What is My Story?!

I have come to hate the word “story.” The most common question I have been asked since coming to Duke is, “What is your story?” The curiosity on the faces of the people that ask make me realize that this is a genuine question with no ill intentions. There is an assumption that because I come from Africa, specifically Rwanda, I have a sob story that is filled with tragedy, and that I have gone through a long and difficult journey to make it to Duke. These assumptions are created by the stereotypes that are associated with Africa and Africans. The clichés come from ignorance and the lack of interest from people who do not wish to understand the continent. The prevalent image of Africa is filled with child soldiers, dying and starving children, bestial sexuality, the continent as a hub for infectious diseases, ignorance and a very bad case of the failed state syndrome. This is dehumanizing because for many African students, they are seen as a story or a narrative instead of as individuals. Africa has a single story, one of catastrophe, and as Chimamanda Ngozi Adichie said in her TED talk, “The single story creates stereotypes, and the problem with stereotypes is not that they are untrue, but that they are incomplete. They make one story become the only story.”

When Joseph Conrad, an explorer, visited Congo, he wrote a book entitled “The Heart of Darkness” in 1899. In the book, his protagonist Marlow, describes Africans as “ugly” and as “a wild and passionate uproar.” When Marlow sees an African who to him was “an improved specimen,” he says, “to look at him was as edifying as seeing a dog in a parody of breeches and a feather hat, walking on his hind-legs.” The humanity of the African was stripped away and this was the defense for colonialism and slavery, that the African is incapable and can only take orders and be enslaved. Albert Schweitzer, the winner of the 1953 Nobel peace prize, said that, “the African is indeed my brother, but my junior brother.” This image that the African is lesser than all other races has stuck to this day and no one takes the time to question it.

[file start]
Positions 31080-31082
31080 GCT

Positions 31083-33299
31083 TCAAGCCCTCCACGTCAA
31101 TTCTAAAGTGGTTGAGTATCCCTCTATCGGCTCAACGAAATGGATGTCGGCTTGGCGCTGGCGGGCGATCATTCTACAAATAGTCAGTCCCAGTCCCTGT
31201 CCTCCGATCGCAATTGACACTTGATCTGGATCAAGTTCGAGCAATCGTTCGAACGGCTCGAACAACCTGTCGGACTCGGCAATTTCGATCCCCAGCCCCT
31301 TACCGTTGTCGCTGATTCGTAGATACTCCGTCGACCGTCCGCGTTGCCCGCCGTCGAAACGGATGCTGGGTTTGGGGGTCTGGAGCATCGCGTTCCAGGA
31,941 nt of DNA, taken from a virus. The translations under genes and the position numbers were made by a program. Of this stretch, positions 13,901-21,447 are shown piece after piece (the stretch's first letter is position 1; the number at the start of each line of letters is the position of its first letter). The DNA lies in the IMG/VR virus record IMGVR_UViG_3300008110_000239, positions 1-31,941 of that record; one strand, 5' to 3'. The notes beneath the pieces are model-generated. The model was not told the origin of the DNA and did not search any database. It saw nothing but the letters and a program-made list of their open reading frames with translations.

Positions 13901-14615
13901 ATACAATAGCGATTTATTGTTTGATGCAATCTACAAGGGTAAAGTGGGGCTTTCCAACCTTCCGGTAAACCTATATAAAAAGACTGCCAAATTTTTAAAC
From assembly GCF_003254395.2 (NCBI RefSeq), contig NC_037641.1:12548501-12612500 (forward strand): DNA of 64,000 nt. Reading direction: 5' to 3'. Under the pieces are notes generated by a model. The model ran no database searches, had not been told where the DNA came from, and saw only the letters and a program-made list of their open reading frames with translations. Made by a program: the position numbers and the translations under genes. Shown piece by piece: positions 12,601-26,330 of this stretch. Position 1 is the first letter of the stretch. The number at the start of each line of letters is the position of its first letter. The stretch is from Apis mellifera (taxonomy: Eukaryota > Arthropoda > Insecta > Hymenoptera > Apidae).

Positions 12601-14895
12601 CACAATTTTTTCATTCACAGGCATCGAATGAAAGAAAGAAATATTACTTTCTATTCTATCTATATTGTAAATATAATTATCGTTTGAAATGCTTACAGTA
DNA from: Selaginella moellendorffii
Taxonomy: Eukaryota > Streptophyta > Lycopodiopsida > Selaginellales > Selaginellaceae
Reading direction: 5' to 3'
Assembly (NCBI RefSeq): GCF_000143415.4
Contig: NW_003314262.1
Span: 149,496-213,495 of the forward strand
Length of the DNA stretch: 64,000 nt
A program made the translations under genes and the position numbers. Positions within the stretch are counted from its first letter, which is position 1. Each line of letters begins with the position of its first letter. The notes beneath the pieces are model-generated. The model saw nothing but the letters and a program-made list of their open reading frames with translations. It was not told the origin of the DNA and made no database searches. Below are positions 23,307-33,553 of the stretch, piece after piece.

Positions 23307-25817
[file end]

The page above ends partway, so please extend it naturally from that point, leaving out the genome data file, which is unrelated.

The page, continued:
There are very few African history classes at Duke, a whole continent is not taught about and Africa is still a mysterious place for most people in the outside world. Out of ignorance, people create their own assumptions but some, out of laziness, follow the conclusions that the colonialist and the slave master created. Walter Mosley writes that, “Black folks have learned to love inside a shell of hatred” and in the same way Africans grow up seeing negative things about themselves and this creates self-loathing. This is not to advocate for simply narrating African history to American students. It is trying to re-educate them because they believe they know what Africa is. It is crucial that people understand that Africa is a complex continent, with complex issues.  The history classes would help people understand that Africa had a history before the colonialist, that there was medicine, culture, political organizations, justice systems, and a social order. It is disappointing to realize that my history will never matter because the powerful decided to rewrite it and in a place where I am outnumbered, it is draining to have people create a story for your life simply because you have said the name of your country.